44 episodes

The Irregular Warfare Podcast explores an important component of war throughout history. Small wars, drone strikes, special operations forces, counterterrorism, proxies—this podcast covers the full range of topics related to irregular war and features in-depth conversations with guests from the military, academia, and the policy community. The podcast is a collaboration between the Modern War Institute at West Point and Princeton's Empirical Studies of Conflict Project.

Irregular Warfare Podcast Modern War Institute at West Point

    • News
    • 4.8 • 208 Ratings

The Irregular Warfare Podcast explores an important component of war throughout history. Small wars, drone strikes, special operations forces, counterterrorism, proxies—this podcast covers the full range of topics related to irregular war and features in-depth conversations with guests from the military, academia, and the policy community. The podcast is a collaboration between the Modern War Institute at West Point and Princeton's Empirical Studies of Conflict Project.

    Anytime, Anyplace: Air Force Special Operations Command in Future Irregular Warfare

    Anytime, Anyplace: Air Force Special Operations Command in Future Irregular Warfare

    Irregular warfare is executed across all domains. In the air, the responsibility for IW falls to Air Force Special Operations Command. Today, the command stands at an inflection point in which it must prepare to compete against great powers while continuing the fight against violent extremist organizations. How must AFSOC change in order to meet divergent demands for specialized airpower? This episode featured a conversation with two guests who address that question: Lt. Gen. James C. Slife, commander of AFSOC, and Dr. Richard Norton, a retired Air Force officer and adjunct professor at the Joint Special Operations University.
    Intro music: "Unsilenced" by Ketsa
    Outro music: "Launch" by Ketsa
    CC BY-NC-ND 4.0

    • 39 min
    Two Sides of the COIN: Good Governance vs. Compellence

    Two Sides of the COIN: Good Governance vs. Compellence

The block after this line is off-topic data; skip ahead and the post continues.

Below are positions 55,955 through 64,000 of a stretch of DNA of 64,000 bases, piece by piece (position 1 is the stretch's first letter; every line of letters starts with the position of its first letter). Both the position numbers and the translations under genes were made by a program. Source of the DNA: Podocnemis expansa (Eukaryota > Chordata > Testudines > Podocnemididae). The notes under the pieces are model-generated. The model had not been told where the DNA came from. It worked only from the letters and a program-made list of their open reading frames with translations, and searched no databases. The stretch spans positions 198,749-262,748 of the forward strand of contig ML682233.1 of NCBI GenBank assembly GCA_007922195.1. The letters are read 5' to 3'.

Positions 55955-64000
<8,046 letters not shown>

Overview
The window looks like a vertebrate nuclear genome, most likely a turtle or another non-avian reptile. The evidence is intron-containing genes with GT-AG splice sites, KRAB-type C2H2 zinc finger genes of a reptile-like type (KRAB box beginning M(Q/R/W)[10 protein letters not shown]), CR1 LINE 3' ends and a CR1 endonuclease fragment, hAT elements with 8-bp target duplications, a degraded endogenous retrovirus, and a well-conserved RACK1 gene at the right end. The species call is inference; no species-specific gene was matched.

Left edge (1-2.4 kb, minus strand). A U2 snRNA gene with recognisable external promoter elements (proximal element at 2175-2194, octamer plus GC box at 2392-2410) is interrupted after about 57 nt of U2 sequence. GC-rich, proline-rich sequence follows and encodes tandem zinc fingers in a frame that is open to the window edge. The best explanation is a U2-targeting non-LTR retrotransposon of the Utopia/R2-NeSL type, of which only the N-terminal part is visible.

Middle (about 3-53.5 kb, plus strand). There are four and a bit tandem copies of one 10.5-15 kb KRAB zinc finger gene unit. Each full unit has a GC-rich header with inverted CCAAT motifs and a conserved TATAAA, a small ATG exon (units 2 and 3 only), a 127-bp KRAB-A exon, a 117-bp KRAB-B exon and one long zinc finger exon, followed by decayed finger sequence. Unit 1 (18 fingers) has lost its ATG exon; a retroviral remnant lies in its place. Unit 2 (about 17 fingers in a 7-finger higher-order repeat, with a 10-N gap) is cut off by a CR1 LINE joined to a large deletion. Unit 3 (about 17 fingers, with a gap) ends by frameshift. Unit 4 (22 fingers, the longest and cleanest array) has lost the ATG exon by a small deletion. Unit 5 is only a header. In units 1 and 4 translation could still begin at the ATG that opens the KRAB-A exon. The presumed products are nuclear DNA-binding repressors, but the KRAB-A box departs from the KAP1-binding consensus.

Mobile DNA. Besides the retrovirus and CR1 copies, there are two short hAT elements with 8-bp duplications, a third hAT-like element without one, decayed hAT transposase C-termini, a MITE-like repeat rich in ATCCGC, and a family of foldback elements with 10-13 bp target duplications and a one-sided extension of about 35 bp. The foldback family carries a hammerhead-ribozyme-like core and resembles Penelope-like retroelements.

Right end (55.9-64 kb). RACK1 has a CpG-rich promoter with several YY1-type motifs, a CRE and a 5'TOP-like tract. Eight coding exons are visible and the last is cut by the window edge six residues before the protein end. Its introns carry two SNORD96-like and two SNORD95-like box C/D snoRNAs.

In counterinsurgency warfare, how can powerful states reform corrupt or repressive governments into legitimate ones? Our guests on this episode, Jacqueline L. Hazelton and Anne-Marie Slaughter, discuss this fundamental challenge and explain two competing models of counterinsurgency that take different approaches to it. The first is the good governance model, which has dominated both scholarship and COIN practice over recent decades. But the second, the compellence model, might actually better explain COIN success in the past. The discussion concludes with a reflection on both the opportunities and the limits of US power in potential future interventions.
    Intro music: "Unsilenced" by Ketsa
    Outro music: "Launch" by Ketsa
    CC BY-NC-ND 4.0

    • 44 min
    The Future of Coalition Building and Irregular Warfare

    The Future of Coalition Building and Irregular Warfare

    In the aftermath of the military withdrawal from Afghanistan and the country's chaotic collapse, it is easy to forget the prominent role that the United States played in building, leading, and sustaining a forty-nation coalition for the war effort—a task that required some determined diplomacy and a sophisticated understanding of what each country brought to the table. As the United States pivots to the Indo-Pacific region and the competition with China for legitimacy and influence below the level of armed conflict, the question becomes whether coalition building is the right approach for new challenges and a new strategic environment. Retired US Army Lieutenant General Douglas Lute and retired Australian Army Major General Duncan Lewis both have deep experience working with coalitions, both as senior officers and in diplomatic roles. They join this episode to share their experiences and lessons for the future.